A while ago, I posted on Don Jon, which some writers feared might be rated NC-17, but did qualify for an R, and an 18 certificate in the UK (I missed it at the cinema so the review will have to wait for the DVD). A forthcoming adaptation of the bestselling novel by E. L. James, Fifty Shades of Grey, is likely to face a similar issue. Don Jon is, according to its writer-director-star, Joseph Gordon-Levitt, not about porn, and the same is true of Fifty Shades of Grey, because it is porn. This is not me being moralistic, it’s just a description: Fifty Shades of Grey is a titillating tale of sexuality that provides in-depth, graphic description of sexual organs and activities, all rendered in terms designed to arouse the viewer and give them a ringside seat for all the action. Come the movie version, we may have an even better seat.
Or will we? Will the film be presented coyly and with discretion, not treating the viewer to explicit sexual scenes? If so, it runs the risk of alienating its primary fanbase, as the major selling point about the book is its sexual explicitness. But including even some of the graphic detail risks the dreaded NC-17 rating, barring any viewers under the age of 17 from seeing the film. This is a pretty severe and fairly rare rating, usually only awarded to films with strong sexual material such as Lust, Caution (Ang Lee, 2007), The Story of O (Just Jaeckin, 1975) and Wide Sargasso Sea (John Duigan, 1992). NC-17 films tend to perform poorly at the box office, because of the restricted audience that can see them and the limited number of theatres that will exhibit them. Lust, Caution, for instance, earned $4.6 million at the US box office from a budget of $15 million, while Wide Sargasso Sea’s domestic gross was only $1.6 million. As a result, when the MPAA awards an NC-17 rating, the distributor often appeals the decision or makes edits to obtain an R rating. If it fails, the film has a better chance of profiting from DVD and download sales, as indeed do many less restricted films.
I hope this does not happen in the case of Fifty Shades of Grey. I hope that the film retains the sexually explicit content of the book and receives an NC-17 rating, and receives wide distribution that helps it become a hit (although if the screenwriter could make the relationship less abusive, that’d be nice). An NC-17 blockbuster could be a major game-changer, especially if it leads to a cycle of sexually explicit films that are also widely circulated and do well commercially. As long as audiences for sexually explicit material are marginalised, such material will remain taboo and niche. To have a mainstream NC-17 hit would be a refreshing step towards acceptance and away from hysteria, especially considering the reaction to the novel.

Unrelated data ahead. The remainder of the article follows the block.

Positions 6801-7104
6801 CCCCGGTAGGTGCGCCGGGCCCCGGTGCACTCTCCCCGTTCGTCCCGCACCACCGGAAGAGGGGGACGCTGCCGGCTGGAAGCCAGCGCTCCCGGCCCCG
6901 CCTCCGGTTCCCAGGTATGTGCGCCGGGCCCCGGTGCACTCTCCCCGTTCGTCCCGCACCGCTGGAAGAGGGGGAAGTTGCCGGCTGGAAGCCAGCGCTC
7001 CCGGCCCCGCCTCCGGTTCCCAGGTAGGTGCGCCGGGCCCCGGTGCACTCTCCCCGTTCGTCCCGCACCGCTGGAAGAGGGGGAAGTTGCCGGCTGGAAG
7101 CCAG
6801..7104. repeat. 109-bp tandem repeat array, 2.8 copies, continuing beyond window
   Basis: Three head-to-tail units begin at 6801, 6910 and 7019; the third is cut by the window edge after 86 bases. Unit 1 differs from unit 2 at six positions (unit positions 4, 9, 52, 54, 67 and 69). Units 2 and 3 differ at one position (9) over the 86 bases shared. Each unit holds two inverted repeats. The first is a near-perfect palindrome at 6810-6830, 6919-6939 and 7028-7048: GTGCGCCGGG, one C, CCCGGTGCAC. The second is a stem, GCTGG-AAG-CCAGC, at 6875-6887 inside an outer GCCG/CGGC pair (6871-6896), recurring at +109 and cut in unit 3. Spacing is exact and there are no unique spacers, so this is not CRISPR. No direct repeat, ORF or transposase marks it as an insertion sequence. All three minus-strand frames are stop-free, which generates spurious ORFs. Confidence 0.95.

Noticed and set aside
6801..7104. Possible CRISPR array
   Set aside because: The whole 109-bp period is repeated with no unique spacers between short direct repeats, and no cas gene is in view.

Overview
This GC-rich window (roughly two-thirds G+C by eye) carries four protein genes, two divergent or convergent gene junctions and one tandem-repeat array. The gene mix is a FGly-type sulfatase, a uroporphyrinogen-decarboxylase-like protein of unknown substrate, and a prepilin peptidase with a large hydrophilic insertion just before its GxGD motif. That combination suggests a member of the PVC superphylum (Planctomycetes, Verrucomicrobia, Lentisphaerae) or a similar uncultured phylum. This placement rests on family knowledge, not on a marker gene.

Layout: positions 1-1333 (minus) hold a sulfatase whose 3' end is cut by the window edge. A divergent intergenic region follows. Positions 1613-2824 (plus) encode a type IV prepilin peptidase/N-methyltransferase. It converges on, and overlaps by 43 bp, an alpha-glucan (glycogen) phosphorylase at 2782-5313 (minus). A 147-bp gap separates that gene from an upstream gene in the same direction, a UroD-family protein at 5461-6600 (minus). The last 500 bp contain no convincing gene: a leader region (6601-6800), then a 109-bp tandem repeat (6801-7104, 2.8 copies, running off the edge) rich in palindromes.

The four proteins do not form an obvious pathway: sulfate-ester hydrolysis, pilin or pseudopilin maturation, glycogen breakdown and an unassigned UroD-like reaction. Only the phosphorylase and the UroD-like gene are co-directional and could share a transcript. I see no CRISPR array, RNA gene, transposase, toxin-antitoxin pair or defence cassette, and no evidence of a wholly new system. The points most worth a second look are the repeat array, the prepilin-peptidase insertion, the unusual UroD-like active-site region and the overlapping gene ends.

E. L. James’ book attracted a great deal of controversy for a variety of reasons. Some lambast it for being a terrible book, violating rules of literature that are apparently universal and self-evident (i.e., arbitrary and undefined). Taking the same privilege, I found it tedious, repetitive and obvious, a 520-page book that could easily have been 300 pages. The sex scenes were, I admit, provocative, but there’s only so many times I will read descriptions of arousal and intercourse before I start shouting ‘Get on with the plot!’ The book also has some very problematic depictions of relationships and gender, but there is also a questionable aspect to the criticism. Fifty Shades of Grey has been ridiculed as ‘mummy porn’ – a label the author has protested against and described as ‘lazy’, suggesting that ‘mummy porn’ is a foolish piece of smut for horny, middle-aged women who should clearly know better. The gender politics of this criticism are problematic in themselves – if women of any age (or men for that matter) want to read about sexual activity, why shouldn’t they? Is it especially offensive to our sensibilities that woman of a certain age have sexual identities? Sadly, there is this view and, while I did not enjoy the book myself, I applaud anyone, especially the apparent key audience, who read it in public and are not embarrassed. There is nothing wrong with sex, nor with erotic fiction, and if mothers, daughters, fathers, sons, sisters, brothers or anybody want to read this, the truly dubious behaviour comes from those who judge themselves better than others.
As to the possibility of mainstream success for the film of Fifty Shades of Grey, I am not advocating giving young audiences easy access to pornography – that would be redundant with all the free porn on the Internet (no, I will not provide links). What I want to see is the mainstreaming of sexually explicit cinema. Lars Von Trier’s Nymphomaniac is probably not going to manage this, as Von Trier’s credentials/reputation as well as the subject matter will likely confine this to art cinema regulation. The distributors of Fifty Shades of Grey, Focus Features, might believe there is a big enough audience to make it into widespread circulation, and hopefully with the explicit material left in. Just as adults need not be embarrassed about reading or indeed watching sex, it would be very refreshing for sexually explicit cinema to be released outside specialist cinema exhibition.